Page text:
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The reason re-packaging came about initially is that many manufacturers didn't provide means for silently installing their products. Also, if there were special configurations to be set after the install it was easier to repackage and make them all one thing.

We support about 60,000 machines. When possible we don't repackage but we do wrap. What I mean by wrapping is that we use the manufacturers installation but put it in a Wise Package so that we can check for and do other things as well. Ultimately though the manufactures install is being used. This has been a big time saver and also makes troubleshooting easier. Several times we have gone back to the manufacturer of the software and let them know of a bug in their installation.

So, always repackage? No. However, don't abandon those skills as they come in handy.
Answered 09/21/2007 by: yarborg
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Why always repackaging? Why not just using the commandline to use the manufacturer's setups? In fact, my understanding is never repackage unless, it is counter productive of finding a way to install ?!


For one thing, the manufacturer's setups would involve a lot of manual steps. Also, how would you ensure that everyone installed it the same if it's done manually?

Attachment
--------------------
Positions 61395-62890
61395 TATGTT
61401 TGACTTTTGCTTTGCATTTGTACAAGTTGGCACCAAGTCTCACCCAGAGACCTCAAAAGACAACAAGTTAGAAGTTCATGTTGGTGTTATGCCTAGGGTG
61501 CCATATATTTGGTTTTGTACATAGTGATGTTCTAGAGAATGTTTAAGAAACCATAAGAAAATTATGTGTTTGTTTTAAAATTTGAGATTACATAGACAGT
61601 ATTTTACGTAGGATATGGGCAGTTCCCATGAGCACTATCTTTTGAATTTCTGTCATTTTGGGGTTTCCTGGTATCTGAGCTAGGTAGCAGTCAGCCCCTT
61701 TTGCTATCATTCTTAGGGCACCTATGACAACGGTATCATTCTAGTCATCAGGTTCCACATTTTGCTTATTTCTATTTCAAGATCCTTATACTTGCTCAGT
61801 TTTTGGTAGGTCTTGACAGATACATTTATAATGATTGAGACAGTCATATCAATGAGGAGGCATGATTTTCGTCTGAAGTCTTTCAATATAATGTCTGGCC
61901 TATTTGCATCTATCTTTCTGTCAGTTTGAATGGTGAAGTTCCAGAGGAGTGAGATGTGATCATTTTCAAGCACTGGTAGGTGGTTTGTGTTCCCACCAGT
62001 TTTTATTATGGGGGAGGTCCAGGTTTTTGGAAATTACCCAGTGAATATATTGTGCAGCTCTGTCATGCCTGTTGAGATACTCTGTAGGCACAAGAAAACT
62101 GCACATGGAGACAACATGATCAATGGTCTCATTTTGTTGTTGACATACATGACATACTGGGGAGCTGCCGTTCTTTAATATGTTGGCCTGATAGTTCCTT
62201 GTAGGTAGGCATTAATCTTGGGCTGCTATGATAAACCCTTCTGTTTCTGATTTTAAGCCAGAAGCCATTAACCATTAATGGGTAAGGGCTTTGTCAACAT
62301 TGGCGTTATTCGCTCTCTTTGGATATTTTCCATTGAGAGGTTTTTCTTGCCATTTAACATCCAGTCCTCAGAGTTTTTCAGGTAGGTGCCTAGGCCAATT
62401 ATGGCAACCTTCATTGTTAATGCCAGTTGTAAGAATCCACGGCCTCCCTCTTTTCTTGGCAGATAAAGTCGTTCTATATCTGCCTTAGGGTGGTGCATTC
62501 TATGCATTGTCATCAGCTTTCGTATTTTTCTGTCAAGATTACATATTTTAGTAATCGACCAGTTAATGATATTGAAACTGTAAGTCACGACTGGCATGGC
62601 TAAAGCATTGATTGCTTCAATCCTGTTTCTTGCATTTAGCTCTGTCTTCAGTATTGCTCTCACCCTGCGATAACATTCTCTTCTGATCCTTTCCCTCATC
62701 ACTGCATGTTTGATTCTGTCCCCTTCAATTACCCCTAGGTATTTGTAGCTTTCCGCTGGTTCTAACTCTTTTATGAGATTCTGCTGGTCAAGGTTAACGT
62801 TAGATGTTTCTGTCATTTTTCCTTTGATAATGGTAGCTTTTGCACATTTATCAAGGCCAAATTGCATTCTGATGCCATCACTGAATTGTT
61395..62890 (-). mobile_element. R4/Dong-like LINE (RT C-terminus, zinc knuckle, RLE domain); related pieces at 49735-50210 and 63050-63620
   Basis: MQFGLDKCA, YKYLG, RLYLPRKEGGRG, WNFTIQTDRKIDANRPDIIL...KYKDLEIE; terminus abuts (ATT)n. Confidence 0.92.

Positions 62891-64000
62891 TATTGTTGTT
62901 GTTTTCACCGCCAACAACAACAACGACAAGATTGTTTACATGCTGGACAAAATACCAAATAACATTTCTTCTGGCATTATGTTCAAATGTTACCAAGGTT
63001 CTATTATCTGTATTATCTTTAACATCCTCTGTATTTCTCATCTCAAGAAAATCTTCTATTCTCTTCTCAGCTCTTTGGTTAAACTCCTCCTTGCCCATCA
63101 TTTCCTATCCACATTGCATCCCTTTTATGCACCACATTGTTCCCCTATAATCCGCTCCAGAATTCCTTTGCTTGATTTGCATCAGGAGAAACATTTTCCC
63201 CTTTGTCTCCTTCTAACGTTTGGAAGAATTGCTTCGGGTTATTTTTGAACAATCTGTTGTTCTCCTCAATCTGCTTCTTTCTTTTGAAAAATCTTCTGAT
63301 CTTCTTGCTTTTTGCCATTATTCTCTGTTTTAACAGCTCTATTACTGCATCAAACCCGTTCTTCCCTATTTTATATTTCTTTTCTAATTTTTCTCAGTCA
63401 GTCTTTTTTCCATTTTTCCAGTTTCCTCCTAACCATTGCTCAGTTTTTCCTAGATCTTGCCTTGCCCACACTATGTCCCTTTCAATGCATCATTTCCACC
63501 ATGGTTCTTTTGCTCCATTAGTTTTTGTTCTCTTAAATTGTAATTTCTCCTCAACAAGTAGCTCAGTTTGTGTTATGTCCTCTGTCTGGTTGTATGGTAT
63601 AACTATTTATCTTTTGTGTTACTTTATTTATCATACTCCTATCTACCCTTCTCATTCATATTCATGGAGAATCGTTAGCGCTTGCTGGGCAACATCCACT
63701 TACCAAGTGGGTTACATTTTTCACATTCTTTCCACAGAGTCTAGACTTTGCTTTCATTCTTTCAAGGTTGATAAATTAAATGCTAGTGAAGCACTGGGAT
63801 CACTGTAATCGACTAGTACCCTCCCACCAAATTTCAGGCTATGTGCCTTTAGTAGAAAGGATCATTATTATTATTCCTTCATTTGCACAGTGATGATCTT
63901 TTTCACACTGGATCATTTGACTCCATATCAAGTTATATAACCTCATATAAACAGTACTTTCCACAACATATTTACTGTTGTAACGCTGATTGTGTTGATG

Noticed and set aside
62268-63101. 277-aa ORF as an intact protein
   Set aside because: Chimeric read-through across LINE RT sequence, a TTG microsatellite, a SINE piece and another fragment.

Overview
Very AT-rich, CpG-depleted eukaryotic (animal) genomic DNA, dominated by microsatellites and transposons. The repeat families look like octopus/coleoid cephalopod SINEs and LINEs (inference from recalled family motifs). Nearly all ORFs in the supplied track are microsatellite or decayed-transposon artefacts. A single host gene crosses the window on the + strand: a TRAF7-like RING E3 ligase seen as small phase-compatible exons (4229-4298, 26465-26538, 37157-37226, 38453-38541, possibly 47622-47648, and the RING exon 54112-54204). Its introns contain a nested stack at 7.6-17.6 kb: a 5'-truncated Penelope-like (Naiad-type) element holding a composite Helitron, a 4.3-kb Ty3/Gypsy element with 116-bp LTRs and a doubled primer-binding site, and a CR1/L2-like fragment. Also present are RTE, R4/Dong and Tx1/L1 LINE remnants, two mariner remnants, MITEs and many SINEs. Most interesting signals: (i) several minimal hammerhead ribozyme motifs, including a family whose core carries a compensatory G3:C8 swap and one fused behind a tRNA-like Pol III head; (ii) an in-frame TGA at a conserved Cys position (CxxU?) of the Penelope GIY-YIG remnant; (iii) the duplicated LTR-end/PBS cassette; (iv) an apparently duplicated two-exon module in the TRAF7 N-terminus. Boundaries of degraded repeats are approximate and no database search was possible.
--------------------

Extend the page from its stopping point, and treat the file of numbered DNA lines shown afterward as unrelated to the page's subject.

One of the many cool things about MSI technology is its native ability to run silently. You don't have to do anything special with it, just feed it a /qn switch, or whatever amount of UI you want. Once you get it set up, set the UI level and push it out - voila, the same install on every machine.

However, many if not most vendors are going to MSI so repackaging isn't the issue that it once was.
Answered 09/21/2007 by: aogilmor
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Most manufacturers are provinding silent install switches as well. If you get a look to Microsoft Visio 2007 or Project 2007 , you will see /Q is not working.... They found another way.
Answered 09/21/2007 by: Francoisracine
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But sometimes, their MSi are not silent compliant.... SAS ABM or are setup driven or the setup.exe is using a MSI and exe files to complete the setup.
Answered 09/21/2007 by: Francoisracine
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ORIGINAL: Francoisracine